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Cubs Finally Dump Bradley

By Garrett Monaghan

The Cubs finally succeeded in dumping problematic outfielder Milton Bradley today, sending the outfielder to Seattle for pitcher Carlos Silva and $9 million. The deal finally clears the way for the Cubs to pursue another outfielder, and possibly another relief pitcher.

I'm delighted that Milton Bradley is finally gone. Delighted. Really. Couldn't be happier. If ever a guy deserved the title of "Plague on the Franchise," it's Milton. I won't bother wishing him luck in Seattle, since I highly doubt he'll have any. I imagine it's merely a tossup as to whether Milton starts his tenure in Seattle by insulting Ichiro, Starbucks, Sushi, Microsoft, Mount St. Helens, or Washington Apples. Seattle has made some outstanding moves this off-season, but I seriously doubt that any team with Bradley on its roster is playoff bound.

That said, it's pretty hard to get too excited about this deal if you're the Cubs.

Carlos Silva's only real specialty has been in giving up almost as many home runs as walks on an annual basis. He's a soft-tossing control specialist who, prior to 2008, was good for 180-200 innings per year. Since then, Silva's had some health issues and has seen his ERA skyrocket. In all likelihood, he'll compete for the #5 spot in the rotation, though my guess is that he'll eventually wind up in the bullpen.

What really concerns me about Silva is that he's surrendered a colossal number of home runs while pitching in two excellent pitchers parks. If he stays healthy and the Cubs give him 30+ starts a year, we may see some Jose Lima-esque numbers out of him. Of course, it's highly doubtful that anyone is really going to care too much what Carlos Silva does on the mound. At the moment, his best attribute is that he's not Milton Bradley.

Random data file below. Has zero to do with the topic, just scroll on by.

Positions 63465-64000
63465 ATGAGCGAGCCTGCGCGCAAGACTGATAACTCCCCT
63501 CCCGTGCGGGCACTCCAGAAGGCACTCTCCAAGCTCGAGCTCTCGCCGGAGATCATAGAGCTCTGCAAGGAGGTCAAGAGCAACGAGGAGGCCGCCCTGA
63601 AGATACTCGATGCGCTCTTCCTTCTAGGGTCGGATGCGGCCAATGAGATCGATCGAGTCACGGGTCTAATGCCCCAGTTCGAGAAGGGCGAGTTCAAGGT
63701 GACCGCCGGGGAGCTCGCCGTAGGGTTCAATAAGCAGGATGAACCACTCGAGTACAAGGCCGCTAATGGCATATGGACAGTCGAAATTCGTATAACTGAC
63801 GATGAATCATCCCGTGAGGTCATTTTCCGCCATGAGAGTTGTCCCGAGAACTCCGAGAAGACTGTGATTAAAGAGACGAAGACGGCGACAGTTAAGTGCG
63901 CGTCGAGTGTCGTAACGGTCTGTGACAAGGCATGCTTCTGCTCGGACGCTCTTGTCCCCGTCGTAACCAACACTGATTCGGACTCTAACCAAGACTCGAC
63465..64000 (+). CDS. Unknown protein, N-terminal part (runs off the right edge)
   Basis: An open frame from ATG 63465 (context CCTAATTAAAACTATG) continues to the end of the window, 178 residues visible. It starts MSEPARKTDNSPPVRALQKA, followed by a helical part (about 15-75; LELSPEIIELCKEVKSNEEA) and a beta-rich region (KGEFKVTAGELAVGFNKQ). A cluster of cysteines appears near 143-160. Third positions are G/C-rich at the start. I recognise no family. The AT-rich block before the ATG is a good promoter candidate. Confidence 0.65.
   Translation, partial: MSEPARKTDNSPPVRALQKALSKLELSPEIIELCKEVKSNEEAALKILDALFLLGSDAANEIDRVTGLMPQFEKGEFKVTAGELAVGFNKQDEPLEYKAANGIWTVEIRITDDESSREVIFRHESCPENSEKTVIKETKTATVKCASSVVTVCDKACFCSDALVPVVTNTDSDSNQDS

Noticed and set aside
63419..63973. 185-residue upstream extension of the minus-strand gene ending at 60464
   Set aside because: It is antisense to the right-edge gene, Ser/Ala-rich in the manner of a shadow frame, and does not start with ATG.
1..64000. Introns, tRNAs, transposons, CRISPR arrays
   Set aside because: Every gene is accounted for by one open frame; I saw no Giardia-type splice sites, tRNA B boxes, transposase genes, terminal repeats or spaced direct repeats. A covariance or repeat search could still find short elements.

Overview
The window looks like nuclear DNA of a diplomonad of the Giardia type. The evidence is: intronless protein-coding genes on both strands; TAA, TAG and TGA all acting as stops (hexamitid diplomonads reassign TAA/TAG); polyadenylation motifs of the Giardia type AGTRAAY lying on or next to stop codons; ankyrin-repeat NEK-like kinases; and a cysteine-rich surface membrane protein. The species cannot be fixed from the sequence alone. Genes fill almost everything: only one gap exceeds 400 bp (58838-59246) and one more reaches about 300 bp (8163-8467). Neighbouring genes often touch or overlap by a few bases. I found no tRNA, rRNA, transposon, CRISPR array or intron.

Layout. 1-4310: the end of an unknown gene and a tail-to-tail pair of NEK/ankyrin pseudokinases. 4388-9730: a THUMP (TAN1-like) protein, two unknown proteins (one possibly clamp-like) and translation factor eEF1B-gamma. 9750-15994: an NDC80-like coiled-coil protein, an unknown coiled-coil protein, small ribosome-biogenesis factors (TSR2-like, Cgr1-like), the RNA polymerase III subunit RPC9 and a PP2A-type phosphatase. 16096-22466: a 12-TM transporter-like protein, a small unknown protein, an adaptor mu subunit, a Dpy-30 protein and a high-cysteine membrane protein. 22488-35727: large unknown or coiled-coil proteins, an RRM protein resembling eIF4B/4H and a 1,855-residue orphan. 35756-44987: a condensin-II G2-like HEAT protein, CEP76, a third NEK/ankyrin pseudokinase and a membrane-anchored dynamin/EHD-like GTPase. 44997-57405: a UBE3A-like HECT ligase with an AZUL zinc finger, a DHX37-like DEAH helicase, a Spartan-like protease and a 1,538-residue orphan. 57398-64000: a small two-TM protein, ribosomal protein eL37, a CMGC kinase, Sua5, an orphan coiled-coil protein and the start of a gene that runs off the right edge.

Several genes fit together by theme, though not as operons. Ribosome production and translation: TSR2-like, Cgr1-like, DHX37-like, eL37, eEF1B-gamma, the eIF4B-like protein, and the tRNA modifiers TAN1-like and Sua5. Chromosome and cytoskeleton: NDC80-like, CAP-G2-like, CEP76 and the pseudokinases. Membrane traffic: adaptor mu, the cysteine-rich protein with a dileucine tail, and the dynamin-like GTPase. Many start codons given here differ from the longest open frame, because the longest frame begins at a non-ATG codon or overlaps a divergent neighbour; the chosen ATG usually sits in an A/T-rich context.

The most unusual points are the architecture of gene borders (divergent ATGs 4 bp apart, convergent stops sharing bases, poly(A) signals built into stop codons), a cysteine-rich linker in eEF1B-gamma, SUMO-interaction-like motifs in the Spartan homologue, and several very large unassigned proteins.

The other bit of good news out of the deal is the $9 million the Cubs get from Seattle. $3 million of goes to making up the difference in the two contracts, so the Cubs basically come out $6 million ahead on the deal. With any luck, they'll be able to put the money to good use shoring up the bullpen and potentially adding an outfielder. As I said in my last post, I'd much rather see the Cubs solve their outfield issues in-house rather than throwing more money at Scott Podsednik, Rick Ankiel, or Marlon Byrd. That said, I don't have my hopes up on that front.

I hope Jim Hendry proves me wrong, but I suspect that by the end of the week, we'll have acquired another 30-something, overpaid, defensively inept center fielder who'll manage to set the franchise back another couple years. Let's just hope Hendry has enough sense to learn from his lessons.


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